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Sale of infamous "Amityville Horror" house for $1.5 million signals rebound in real estate market

Purportedly haunted New York house commanded more than double the price it fetched five years ago, as realtors​​​​​​ group​ reported pending home sales increased last month for first time since May of 2022.

Published: January 28, 2023 3:53pm

Updated: January 29, 2023 11:10pm

New York's infamous "Amityville Horror" house sold recently for almost $1.5 million, a sign the real estate market is rebounding even as prices have begun to cool overall. 

The home, at 108 Ocean Avenue in Amityville, N.Y., has been known for decades as the site of Ronald DeFeo's horrific six-person homicide in 1974, when he killed his parents and all four of his siblings while they slept. 

The house subsequently became associated with claims of demonic and supernatural activity after husband-and-wife George and Kathy Lutz purchased it in 1975 and fled it after less than a month, claiming the house was severely haunted.

The Ocean Avenue home sold this month for $1.46 million, the New York Post reported, about $200,000 below its listed asking price yet still more than double what it fetched in 2017, when it sold for just over $600,000. 

Purported haunted houses aside, there are broader signs that the housing market is in at least a temporary rebound after several months of cooling. The National Association of Realtors reported on Friday that pending home sales increased last month for the first time since May of 2022, an indication that demand is on an upswing.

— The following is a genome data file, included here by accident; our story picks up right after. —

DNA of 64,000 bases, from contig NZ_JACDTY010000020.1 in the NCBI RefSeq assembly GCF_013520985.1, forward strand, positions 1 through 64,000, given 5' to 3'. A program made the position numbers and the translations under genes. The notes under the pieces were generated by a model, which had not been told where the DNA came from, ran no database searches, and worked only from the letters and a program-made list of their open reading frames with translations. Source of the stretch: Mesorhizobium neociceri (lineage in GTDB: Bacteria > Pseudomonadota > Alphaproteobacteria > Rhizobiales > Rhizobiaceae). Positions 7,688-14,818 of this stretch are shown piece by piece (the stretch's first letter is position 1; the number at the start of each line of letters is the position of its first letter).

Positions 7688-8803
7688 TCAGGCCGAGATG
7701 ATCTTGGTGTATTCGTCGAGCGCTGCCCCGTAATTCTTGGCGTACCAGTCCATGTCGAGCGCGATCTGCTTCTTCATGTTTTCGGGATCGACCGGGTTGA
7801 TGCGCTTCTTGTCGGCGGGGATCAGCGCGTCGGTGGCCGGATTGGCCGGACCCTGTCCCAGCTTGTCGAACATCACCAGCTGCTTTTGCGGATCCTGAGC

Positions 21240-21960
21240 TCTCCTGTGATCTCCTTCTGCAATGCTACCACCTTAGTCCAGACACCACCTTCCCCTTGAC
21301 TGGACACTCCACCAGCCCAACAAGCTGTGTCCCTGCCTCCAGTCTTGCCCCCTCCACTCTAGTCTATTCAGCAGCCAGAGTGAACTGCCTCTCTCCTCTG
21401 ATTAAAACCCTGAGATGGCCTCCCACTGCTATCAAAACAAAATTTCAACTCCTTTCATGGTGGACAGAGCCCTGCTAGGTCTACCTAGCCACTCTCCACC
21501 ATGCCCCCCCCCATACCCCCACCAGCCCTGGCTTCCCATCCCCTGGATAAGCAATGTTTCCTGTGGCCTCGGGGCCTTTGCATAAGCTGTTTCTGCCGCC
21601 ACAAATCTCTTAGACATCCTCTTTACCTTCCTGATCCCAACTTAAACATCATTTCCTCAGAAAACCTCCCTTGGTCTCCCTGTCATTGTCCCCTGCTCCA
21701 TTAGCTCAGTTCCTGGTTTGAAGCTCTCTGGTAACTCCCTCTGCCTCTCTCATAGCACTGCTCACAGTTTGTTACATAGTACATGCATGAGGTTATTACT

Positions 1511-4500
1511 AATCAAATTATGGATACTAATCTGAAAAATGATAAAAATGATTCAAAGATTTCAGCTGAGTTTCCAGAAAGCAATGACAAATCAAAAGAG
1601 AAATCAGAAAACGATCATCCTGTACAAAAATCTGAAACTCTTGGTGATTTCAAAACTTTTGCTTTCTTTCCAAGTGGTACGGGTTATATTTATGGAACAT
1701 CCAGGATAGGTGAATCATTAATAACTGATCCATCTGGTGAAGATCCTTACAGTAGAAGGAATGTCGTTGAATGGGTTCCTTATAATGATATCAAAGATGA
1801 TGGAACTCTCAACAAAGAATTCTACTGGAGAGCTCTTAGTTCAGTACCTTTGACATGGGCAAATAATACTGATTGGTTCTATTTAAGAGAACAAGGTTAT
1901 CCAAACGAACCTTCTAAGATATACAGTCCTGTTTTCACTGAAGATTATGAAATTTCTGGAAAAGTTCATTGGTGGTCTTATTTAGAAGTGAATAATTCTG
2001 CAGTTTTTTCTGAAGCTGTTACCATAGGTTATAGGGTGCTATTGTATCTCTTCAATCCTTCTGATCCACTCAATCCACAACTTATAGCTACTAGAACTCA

"This recent low point in home sales activity is likely over," NAR Chief Economist Lawrence Yun said in the report. "Mortgage rates are the dominant factor driving home sales, and recent declines in rates are clearly helping to stabilize the market."

Mortgage rates remain sharply higher than they were at the same time last year after several aggressive rate hikes by the Federal Reserve this year in a bid to rein in runaway inflation. But rates have been declining steadily since before Thanksgiving, with 30-year rates coming down from above 7% in November to just above 6% at the end of January. 

Redfin, meanwhile, reported this week that pending home sales "rose 2.9% nationwide" in December, which it said was "the first month-over-month increase since October 2021."

"The small uptick in pending sales suggests some homebuyers returned to the market at the tail end of 2022 after demand plummeted in the fall," Redfin Economics Research Lead Chen Zhao said in the analysis.

In Amityville, meanwhile, the town's infamous house has likely benefited from extensive upgrades, with photos showing a renovated and brightly-lit interior that betrays none of the home's dark associations. The city also allowed the home to change its address by several digits, and the distinct "quarter-round" eye-like windows for which the house was known have been removed in the decades since it gained notoriety. 

William Weber, who had defended DeFeo in court during his murder trial, claimed later that he and the Lutzes had “created this horror story over many bottles of wine."

In the years since the Lutzes left, no reports have surfaced indicating ongoing supernatural activity at the house. James Cromarty, who purchased the house shortly after the Lutzes and who lived in it for 10 years, at one point told Newsday he and his family witnessed no hauntings of any kind there. 

"Nothing weird ever happened," he said, "except for people coming by because of the book and the movie."

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